There are quite a few comments that could be made about these passages. In response to the claim in “Earliest Uses…”, that the exclamation point was used in 1808 as “a convenience to the printer”, that’s inconsistent with Kramp’s use of his preferred notation alongside it. It does seem clear that the exclamation point was not in consistent use in 1808; what is unclear is whether Kramp did indeed invent it or whether he used an independently emerging convention.

Regardless, the separation of the discussion of permutations and of factorials with both symbols and several unrelated chapters suggests that, for Kramp, the topics were related but not identical. Also note that he describes his factorial in terms of an arithmetic progression starting from the smallest and going to the largest, while he describes the permutation count (which he does not explicitly name) in terms of a product from the largest to the smallest.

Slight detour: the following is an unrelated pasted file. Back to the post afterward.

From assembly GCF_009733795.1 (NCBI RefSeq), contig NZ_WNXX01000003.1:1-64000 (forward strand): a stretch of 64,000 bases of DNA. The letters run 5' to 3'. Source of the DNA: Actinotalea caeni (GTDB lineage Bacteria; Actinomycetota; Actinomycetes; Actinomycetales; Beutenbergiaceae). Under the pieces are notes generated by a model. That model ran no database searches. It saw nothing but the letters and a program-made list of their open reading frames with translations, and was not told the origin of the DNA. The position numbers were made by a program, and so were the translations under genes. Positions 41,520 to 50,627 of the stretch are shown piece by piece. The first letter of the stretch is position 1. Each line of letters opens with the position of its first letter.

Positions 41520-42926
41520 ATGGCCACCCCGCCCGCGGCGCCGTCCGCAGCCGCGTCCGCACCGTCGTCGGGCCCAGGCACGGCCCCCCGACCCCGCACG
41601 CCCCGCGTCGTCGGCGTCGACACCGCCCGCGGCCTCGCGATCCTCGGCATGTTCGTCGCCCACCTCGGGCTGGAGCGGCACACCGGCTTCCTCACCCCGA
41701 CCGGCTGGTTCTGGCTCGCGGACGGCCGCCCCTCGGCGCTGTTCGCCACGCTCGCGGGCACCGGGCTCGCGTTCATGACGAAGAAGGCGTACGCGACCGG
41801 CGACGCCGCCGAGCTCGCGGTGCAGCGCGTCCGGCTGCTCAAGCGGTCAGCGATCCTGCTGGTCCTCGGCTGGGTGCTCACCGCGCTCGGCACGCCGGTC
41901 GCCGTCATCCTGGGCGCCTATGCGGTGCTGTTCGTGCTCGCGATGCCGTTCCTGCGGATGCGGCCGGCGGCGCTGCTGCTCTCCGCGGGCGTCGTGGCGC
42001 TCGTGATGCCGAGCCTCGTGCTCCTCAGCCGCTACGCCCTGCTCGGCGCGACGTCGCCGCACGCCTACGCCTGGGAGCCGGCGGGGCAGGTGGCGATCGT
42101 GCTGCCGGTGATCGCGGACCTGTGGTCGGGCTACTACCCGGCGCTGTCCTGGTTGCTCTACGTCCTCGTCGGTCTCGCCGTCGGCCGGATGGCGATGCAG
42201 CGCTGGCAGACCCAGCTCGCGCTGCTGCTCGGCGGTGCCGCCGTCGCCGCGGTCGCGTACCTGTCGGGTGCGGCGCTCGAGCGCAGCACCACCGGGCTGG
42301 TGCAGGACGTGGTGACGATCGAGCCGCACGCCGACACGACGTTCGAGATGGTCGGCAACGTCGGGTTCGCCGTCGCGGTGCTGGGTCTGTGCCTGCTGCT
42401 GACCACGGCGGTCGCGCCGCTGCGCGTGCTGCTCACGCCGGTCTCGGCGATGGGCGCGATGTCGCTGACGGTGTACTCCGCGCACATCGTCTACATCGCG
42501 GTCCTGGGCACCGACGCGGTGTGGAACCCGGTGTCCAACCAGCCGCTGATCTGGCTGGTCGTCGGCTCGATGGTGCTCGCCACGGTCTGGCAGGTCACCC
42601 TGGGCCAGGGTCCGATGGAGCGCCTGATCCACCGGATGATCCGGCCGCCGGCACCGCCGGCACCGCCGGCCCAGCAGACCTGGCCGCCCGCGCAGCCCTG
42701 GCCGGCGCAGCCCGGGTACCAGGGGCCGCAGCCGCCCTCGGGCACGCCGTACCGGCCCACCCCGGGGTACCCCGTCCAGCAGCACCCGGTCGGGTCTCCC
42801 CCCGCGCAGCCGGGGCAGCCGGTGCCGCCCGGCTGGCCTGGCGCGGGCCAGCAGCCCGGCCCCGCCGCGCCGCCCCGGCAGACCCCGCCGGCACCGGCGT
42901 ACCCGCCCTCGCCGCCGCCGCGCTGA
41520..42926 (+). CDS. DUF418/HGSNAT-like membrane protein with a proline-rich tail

If Kramp had seen \(n!\) as *merely* a special case of the factorial, why are there these discrepancies? And if he meant to be coining the exclamation point notation in chapter 15, why does he refer to \(a^{n|r}\) as “new notation”? It’s certainly possible that he was being a bit messy and inconsistent in his specific notation. Even so, the development of the symbols — using \(n!\) in chapter 15 from the context of permutations and then \(a^{n|r}\) in chapter 25 as a “less simple, more general form” to which he devotes far more discussion — suggests a perceived precedence (at least of simplicity) in Kramp’s mind.

Let’s return to his notation. Here are the expansions of Kramp’s factorial for \(n = 1, 2, 3, 4, 5\):